While much of the focus today is on Cyrus, since she was the exhibitionist, there should be a bit more on Thicke and his contribution to American culture this summer. I wouldn’t recommend too much Googling about “Blurred Lines,” particularly if you have kids around, but consider his warm Today Show welcome this summer. “Blurred Lines,” which he performed last night at the VMAs as well as on Today a few weeks ago, has been described as “rapey” for its “I know you want it” repetition. Asked about criticism of the song in the most softball of between-song interviews, he explained that the song is actually “a feminist movement in itself.” Thicke after all, sings, “that man is not your Maker,” as he’s trying to keep “the hottest **tch in this place” from being “domesticate[d]” by another dude.
Sick. And in no way “art.” And people wonder why conservatives devote so much time to discussing our cultural decline?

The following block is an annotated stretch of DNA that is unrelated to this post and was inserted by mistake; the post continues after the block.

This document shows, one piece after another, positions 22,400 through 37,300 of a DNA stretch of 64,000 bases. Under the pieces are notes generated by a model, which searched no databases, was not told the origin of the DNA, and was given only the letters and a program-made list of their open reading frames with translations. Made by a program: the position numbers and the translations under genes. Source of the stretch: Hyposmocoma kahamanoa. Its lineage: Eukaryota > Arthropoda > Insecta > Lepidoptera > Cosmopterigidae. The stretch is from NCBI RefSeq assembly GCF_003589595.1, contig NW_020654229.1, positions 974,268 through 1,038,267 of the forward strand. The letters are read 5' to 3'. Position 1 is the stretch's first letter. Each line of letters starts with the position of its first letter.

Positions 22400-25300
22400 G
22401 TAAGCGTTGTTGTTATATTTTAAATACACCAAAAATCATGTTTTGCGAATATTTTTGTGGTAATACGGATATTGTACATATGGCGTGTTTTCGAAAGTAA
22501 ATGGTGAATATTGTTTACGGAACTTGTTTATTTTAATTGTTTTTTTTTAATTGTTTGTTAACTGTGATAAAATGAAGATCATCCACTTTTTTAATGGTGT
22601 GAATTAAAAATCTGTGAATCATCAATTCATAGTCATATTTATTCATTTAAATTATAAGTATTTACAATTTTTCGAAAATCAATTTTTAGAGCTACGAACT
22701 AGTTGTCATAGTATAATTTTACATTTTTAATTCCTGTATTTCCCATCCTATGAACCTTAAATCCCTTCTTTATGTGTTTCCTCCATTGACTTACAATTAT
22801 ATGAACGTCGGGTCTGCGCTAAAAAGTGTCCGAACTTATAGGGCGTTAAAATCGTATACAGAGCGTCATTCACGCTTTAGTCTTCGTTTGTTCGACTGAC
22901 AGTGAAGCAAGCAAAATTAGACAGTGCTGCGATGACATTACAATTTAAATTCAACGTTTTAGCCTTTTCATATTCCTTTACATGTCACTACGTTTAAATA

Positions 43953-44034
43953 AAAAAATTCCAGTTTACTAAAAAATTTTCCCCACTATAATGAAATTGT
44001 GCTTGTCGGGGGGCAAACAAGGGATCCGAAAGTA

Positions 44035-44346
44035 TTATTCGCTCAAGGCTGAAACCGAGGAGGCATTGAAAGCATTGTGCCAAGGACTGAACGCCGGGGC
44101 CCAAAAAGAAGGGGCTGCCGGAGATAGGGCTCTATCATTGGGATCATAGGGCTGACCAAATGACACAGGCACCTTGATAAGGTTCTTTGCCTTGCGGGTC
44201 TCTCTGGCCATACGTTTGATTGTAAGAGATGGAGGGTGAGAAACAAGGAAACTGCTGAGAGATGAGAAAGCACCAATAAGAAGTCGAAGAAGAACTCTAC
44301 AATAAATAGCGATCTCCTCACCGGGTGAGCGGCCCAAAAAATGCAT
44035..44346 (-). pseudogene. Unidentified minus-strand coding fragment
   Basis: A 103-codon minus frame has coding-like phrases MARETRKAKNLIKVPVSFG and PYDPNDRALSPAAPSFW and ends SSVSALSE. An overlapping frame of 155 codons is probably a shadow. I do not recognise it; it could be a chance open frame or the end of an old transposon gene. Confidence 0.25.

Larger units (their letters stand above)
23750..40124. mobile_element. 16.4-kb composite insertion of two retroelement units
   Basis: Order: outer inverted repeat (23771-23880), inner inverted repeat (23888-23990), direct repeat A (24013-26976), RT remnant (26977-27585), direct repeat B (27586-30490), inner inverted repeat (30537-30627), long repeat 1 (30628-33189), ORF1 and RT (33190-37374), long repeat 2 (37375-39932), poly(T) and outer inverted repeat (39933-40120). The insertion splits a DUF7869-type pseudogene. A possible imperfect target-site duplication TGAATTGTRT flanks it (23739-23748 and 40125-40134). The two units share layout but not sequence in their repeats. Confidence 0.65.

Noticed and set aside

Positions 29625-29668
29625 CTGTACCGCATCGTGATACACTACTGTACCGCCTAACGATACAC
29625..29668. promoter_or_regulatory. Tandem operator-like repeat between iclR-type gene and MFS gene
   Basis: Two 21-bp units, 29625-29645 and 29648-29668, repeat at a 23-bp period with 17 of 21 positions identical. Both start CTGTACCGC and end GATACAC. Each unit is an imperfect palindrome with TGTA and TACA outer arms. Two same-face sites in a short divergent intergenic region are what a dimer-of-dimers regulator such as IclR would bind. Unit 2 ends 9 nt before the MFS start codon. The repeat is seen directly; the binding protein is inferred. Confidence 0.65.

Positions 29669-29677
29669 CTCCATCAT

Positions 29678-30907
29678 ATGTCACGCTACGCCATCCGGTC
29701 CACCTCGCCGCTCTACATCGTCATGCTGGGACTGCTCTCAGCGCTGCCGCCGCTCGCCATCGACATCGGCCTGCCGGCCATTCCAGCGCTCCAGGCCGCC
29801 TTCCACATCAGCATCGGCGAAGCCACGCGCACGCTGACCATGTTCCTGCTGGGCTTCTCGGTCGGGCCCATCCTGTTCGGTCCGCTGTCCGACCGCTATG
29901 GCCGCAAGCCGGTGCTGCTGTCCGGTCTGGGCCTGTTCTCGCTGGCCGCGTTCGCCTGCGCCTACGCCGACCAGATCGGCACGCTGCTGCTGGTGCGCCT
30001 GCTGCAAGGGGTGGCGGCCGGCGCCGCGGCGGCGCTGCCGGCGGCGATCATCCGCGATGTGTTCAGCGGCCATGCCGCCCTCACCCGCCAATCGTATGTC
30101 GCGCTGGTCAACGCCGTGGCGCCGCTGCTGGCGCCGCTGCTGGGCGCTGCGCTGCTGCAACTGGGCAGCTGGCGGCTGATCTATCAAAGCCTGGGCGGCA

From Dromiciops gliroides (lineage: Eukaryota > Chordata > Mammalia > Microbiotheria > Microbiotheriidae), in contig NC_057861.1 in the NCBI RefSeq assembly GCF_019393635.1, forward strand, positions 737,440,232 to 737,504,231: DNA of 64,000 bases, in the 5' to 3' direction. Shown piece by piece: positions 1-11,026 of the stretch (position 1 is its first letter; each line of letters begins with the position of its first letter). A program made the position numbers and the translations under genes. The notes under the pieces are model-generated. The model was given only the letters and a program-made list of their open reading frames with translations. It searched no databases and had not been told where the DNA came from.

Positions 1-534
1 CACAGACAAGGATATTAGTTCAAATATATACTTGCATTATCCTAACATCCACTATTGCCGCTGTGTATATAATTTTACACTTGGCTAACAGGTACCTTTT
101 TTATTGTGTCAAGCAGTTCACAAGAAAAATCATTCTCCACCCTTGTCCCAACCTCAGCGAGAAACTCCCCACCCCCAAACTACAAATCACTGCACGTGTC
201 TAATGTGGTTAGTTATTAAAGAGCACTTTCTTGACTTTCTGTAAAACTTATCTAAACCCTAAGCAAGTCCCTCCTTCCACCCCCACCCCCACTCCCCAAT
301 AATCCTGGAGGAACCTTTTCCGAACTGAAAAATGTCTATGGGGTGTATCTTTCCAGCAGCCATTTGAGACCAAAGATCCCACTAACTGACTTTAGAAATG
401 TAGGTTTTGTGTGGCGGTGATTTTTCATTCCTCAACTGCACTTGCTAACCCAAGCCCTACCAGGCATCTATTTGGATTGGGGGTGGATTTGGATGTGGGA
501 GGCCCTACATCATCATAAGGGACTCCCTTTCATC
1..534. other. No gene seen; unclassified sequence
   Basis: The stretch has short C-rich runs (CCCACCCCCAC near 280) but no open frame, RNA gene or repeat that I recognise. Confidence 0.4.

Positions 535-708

What is the answer to “twerking” and other troubling signs our “entertainment” culture is rotting to its very core? As I wrote on Twitter a couple of days ago, FCC censorship isn’t the answer. I just think society should to do some soul searching, elevate its standards. Reverse course. Everything now is done to appeal to the absolute lowest common denominator. Nothing is left to the imagination – at all. FULL STOP. Almost everything is made now to appeal to baser urges – not anything more meaningful. There is no right or wrong anymore. The definition of “family” and “marriage” is whatever you want it to be. Heck, you don’t even have to be the gender you were born as anymore. If it feels good do it is the name of the game. And most songs/movies/shows now that are supposed to foster “meaningful dialogue” are left wing in nature so much so that if you don’t immerse yourself into their little group-think coalitions then your opinions are not welcomed. Period.